Saturday, June 20, 2009

Buddhist Bells Meet Davinci Code On Freud's Couch

Notice the Buddha heads, positioned near the head of Freud's couch.
Could we be tempted to insert some meaning into that?
Care to erect a hypothesis?

A brilliant don has the power to inspire; to cause in his students the wish to delve further into scholastic mysteries, and to inculcate a lifelong thirst for knowledge. He awakens in us the useful habit of examining beneath the surface of things.

A bad don? Well, a bad don is like old avocado, encrusted between the tines of a fork, and we shall have no more to say about that.

Professor Dan Martin, who sits in the Middle East and examines all directions, is a brilliant don who has just applied his pristine silver fork to a favorite subject of mine, and this with such grace and fecundity I cannot help but stand in awe.

His topic?

Bells. [Nothing which follows will make any sense at all if you don't click that link.]

His thesis?

The Christians got jealous 'cause the Buddhists had bigger bells.

Forgive me the over-simplification, but we are engaged in catharsis therapy here, the clinical necessity for which demands telegraphic brevity.

Let it be recorded that on 5 February 1484, King Dhammazedi, 9th of the Mon kings of Burma, caused a great bell to be cast from 600 tons of copper. Because the date was astrologically unfavorable -- whether for the king or the casting, history does not tell us directly (but instead instructs obliquely that it was a bad day for both) -- the bell had an unpleasant tone. Yet, it was encrusted with gems and precious metals nonetheless, and hung in Shwedagon Pagoda.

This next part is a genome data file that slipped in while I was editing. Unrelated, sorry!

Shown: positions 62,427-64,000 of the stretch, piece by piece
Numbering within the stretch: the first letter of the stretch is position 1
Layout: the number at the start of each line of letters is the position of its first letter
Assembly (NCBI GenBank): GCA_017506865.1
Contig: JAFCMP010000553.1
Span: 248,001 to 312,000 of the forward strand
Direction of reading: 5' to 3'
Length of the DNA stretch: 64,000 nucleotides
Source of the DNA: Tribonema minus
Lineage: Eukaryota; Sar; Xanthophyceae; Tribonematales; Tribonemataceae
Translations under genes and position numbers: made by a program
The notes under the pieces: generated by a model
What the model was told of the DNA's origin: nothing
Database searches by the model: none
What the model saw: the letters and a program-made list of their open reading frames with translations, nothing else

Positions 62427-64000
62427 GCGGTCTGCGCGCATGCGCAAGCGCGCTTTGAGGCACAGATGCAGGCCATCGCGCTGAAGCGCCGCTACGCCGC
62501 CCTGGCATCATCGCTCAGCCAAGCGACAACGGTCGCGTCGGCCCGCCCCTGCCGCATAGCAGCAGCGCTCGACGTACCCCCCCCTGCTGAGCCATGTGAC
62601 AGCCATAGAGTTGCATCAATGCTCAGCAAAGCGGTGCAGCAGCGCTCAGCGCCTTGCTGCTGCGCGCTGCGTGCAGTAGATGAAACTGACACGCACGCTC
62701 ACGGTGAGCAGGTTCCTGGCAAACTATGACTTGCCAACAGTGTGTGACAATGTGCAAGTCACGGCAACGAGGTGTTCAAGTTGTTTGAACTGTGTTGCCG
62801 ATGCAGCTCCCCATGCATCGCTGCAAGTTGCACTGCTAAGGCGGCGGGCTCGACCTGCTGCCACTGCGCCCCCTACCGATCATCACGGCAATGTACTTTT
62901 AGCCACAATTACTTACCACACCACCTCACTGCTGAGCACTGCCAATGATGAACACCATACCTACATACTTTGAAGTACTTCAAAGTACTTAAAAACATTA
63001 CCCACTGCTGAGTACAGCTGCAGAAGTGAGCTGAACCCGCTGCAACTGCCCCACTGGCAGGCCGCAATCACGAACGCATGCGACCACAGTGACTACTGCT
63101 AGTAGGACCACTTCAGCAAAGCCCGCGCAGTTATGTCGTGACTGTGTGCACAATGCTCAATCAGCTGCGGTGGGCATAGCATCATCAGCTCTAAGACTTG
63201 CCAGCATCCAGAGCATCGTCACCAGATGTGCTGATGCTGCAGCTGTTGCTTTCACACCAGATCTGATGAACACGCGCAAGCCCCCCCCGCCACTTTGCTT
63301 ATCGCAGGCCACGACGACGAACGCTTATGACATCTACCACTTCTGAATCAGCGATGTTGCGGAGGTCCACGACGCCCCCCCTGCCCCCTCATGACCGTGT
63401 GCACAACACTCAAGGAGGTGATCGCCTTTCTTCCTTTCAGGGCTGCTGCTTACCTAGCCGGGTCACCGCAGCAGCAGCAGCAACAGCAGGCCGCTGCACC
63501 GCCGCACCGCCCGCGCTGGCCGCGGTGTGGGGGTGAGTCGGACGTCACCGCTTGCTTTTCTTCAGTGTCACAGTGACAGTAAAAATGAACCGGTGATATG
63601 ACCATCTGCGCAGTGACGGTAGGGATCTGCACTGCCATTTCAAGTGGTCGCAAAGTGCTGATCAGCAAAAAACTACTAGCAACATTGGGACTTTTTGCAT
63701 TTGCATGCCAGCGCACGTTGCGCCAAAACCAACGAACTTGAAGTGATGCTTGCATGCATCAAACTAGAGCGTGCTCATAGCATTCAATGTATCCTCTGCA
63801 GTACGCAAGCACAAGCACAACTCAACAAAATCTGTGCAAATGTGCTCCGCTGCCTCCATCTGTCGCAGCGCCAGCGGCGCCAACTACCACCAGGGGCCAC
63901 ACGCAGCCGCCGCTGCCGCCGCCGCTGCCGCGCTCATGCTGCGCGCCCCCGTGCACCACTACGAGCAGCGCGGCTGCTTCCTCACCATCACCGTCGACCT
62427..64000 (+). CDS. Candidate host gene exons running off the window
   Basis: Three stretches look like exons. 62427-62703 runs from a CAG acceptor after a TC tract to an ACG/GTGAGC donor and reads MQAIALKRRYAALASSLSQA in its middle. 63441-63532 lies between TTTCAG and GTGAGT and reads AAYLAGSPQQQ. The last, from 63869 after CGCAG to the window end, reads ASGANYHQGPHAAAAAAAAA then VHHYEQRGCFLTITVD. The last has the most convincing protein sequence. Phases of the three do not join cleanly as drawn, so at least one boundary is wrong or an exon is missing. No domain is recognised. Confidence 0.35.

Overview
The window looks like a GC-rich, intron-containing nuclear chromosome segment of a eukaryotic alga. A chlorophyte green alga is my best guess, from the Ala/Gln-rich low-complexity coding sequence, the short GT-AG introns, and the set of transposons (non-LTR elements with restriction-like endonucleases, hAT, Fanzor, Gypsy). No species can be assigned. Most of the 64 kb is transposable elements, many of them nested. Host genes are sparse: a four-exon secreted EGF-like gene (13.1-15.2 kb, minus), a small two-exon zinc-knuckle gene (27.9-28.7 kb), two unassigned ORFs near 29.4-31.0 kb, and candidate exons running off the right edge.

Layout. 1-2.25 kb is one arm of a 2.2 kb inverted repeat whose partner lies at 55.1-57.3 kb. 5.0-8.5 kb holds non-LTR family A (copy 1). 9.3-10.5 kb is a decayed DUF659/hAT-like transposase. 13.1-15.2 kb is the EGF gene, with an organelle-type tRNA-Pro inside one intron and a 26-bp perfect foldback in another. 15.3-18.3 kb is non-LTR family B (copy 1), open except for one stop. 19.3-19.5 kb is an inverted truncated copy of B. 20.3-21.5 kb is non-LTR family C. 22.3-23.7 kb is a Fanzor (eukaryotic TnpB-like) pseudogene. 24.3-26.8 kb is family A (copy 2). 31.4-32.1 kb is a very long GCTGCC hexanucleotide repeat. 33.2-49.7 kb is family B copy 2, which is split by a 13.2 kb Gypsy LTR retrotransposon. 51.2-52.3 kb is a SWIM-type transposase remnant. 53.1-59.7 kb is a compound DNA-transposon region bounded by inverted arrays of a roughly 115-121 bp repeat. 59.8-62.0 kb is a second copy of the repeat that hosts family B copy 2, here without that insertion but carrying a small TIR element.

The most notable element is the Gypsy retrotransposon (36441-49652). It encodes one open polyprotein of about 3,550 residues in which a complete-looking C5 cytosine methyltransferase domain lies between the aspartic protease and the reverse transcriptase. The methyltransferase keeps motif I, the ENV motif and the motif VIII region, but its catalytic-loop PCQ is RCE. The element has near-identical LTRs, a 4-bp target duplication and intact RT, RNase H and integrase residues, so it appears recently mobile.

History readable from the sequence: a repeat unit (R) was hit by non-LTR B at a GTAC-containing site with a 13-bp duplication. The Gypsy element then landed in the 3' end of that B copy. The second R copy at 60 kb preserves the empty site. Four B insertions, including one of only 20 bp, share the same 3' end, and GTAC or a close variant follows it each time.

Such opulence indeed attracted notice from the ever-Catholic Italians. In 1583, the Venetian gem merchant Gasparo Balbi saw the bell, and wrote that it was: "full of letters from the top to the bottom, so near together that one touches the other, but there was no Nation that could understand them."

Knowledge of this great Buddhist bell -- the largest bell in the world, and progenitor of the Christian-Buddhist bell race -- festered in the consciousness of the late 16th and early 17th century, until it fell to the Portuguese to make strategic entry.

In 1608, the Portuguese adventurer Filipe de Brito y Nicote hatched a scheme to move the bell, upon which he had the bloody heavy thing lashed to his ship, and thereupon sank. The bell lay in the mud at the bottom of the river, and its top could reportedly be seen at low tide, as late as the 1800s. Meanwhile, for all his bungling, Filipe de Brito y Nicote was put to the stake.

Time passed, the bell race de-escalated, and there came a period of Christian-Buddhist bell exchanges.

You can read all about the Great Sunken Bell of Dhammazedi by clicking here, and this will also take you to an account of what is, today, the winner and still champion of the world's biggest ringing and functional bell contest: the Great Bell of Mingun, at around 200 U.S. tons, again located in Burma, at the Mingun Pagoda.

Now, in our shared tradition, the bell is known to symbolize the feminine divine. During the period in question, and according to a most erudite lecture I once heard from Prof. Tom Hanks, the church was at pains to conceal evidence of the feminine divine.

Yeah... that's it... Buddha had a son, but he didn't try a cover-up. Maybe... just maybe... Jesus had a daughter! Jesus had a daughter, and the Buddhists found out, so they gave bells to the Christians to rub it in!

A patient visits the psychiatrist. "Oh, doctor," he cries. "I can't help myself. I keep thinking that I'm a bell!" The psychiatrist hands the patient some pills, and says, "Take these. If the symptoms persist, give me a ring."

Anyway, I think we are all adults here, and we all understand that it takes big bells to be a Buddhist.

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2 reader comments:

hamish said...

A link to Beijing's bell museum. The largest bell is only 46 tons, but still very impressive when you stand next to it.

Anonymous said...